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Thursday April 18, 2024

Pre-Pharaoh 4,700-year-old megalithic plaza unearthed in Peru

Jason Toohey-led team found the megalithic plaza, nestled atop a mountain in Peru in Callacpuma archaeological site

By Web Desk
February 17, 2024
The circular plaza is at centre with the modern city of Cajamarca in the background. — Ancient Pages/Jason Toohey.
The circular plaza is at centre with the modern city of Cajamarca in the background. — Ancient Pages/Jason Toohey. 

Have you ever wondered what secrets lie beneath the ancient rocks that dot our planet's landscapes? 

In a recent archaeological revelation, a team led by Jason Toohey stumbled upon a remarkable piece of history — a 4,700-year-old megalithic plaza, nestled atop a mountain in Peru.

Dating back to 2850 B.C., this ceremonial space, discovered in the Callacpuma archaeological site, boasts an intriguing design with large, upright stones forming concentric circles. Archaeologists believe it served as a gathering place for the earliest inhabitants of the Cajamarca Valley, providing insight into their rituals and ceremonies.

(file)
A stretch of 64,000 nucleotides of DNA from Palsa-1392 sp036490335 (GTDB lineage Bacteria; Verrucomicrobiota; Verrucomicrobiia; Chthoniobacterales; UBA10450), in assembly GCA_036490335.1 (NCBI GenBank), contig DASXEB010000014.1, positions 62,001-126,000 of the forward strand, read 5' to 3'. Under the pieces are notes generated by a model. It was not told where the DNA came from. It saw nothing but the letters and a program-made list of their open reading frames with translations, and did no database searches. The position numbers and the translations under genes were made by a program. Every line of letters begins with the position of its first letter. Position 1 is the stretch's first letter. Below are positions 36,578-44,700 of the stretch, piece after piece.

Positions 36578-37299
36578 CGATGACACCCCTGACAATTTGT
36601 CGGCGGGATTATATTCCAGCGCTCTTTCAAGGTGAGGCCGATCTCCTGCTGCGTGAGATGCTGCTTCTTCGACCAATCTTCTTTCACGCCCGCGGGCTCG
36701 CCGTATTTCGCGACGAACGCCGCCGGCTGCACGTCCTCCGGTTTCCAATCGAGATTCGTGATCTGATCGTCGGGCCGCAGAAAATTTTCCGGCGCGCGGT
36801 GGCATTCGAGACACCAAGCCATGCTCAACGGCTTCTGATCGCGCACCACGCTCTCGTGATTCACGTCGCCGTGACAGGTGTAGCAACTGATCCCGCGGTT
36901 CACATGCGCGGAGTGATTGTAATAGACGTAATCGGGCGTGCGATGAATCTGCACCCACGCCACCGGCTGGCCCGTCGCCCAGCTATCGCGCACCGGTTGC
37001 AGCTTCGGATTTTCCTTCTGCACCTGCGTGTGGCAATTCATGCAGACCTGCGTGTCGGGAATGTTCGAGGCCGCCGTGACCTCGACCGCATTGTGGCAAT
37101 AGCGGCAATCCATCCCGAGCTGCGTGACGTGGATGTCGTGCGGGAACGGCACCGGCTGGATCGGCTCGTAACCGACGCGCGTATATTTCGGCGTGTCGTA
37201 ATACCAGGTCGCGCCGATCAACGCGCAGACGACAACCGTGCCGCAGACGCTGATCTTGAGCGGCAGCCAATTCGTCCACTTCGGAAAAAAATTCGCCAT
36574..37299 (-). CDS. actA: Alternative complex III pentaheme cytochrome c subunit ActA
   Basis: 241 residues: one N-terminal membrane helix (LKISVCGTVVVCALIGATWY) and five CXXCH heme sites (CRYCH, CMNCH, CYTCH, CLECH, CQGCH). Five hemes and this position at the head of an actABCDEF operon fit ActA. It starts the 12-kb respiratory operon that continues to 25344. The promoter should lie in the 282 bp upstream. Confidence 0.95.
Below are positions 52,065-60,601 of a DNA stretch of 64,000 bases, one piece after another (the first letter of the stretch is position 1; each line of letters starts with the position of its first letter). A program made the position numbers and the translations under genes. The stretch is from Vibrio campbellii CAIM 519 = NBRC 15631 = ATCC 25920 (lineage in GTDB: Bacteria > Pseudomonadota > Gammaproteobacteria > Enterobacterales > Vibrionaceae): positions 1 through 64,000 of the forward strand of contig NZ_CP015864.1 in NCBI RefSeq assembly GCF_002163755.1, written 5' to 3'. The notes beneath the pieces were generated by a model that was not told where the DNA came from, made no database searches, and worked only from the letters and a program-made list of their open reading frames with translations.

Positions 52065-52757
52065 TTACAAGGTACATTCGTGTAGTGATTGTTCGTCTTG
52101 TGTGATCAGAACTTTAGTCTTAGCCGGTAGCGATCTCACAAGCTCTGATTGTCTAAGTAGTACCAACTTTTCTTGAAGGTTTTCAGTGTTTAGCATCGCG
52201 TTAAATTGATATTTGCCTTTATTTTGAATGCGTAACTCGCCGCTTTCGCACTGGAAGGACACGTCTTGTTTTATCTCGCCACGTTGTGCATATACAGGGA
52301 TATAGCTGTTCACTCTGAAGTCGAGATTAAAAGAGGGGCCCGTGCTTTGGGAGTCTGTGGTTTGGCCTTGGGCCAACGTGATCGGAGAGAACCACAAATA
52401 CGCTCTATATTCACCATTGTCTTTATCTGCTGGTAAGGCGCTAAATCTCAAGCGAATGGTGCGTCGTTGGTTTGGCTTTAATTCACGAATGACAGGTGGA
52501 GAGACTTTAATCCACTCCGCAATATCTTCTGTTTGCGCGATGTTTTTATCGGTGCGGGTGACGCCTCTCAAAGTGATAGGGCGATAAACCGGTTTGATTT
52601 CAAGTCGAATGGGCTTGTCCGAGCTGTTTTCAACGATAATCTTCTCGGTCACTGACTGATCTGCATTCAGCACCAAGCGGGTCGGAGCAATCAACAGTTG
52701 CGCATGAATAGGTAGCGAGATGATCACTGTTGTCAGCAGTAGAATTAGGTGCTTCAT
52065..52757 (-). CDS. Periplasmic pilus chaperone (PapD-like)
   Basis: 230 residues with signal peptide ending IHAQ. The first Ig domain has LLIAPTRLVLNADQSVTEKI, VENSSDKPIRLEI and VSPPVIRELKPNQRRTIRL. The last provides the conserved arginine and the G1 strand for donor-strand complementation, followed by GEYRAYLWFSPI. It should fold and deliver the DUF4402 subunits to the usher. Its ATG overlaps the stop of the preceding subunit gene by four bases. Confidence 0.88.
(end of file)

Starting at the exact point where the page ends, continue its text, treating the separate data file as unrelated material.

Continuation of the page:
According to Toohey, the lead archaeologist on the project, "It was probably a gathering place and ceremonial location for some of the earliest people living in this part of the Cajamarca Valley." 

The plaza, with a circular interior featuring enclosed rooms, suggests controlled access, hinting at the significance of the rituals performed within.

Excavations brought to light an array of artifacts, including pottery fragments, cuplike vessels, quartz crystals, and carefully stacked bowls — perhaps offerings to mark the formal closure of the plaza's entrances. This extraordinary find not only predates the Great Pyramids of Egypt but also aligns with the construction of Stonehenge.

Callacpuma, situated in the Cajamarca Valley in northern Peru, has now etched its place in history as one of the oldest structures of its kind in the Americas. Unlike other circular plazas found in the Andes mountains, this one defies convention, standing tall and deviating from the sunken designs prevalent in the region.

The discovery, made in 2015, has been a meticulous journey, with excavations continuing until 2022. The research team, including Melissa Murphy, Patricia Chirinos Ogata, Sarah Stagg, and Alex Garcia-Putnam, has unraveled a narrative that challenges our understanding of ancient civilizations in the Americas.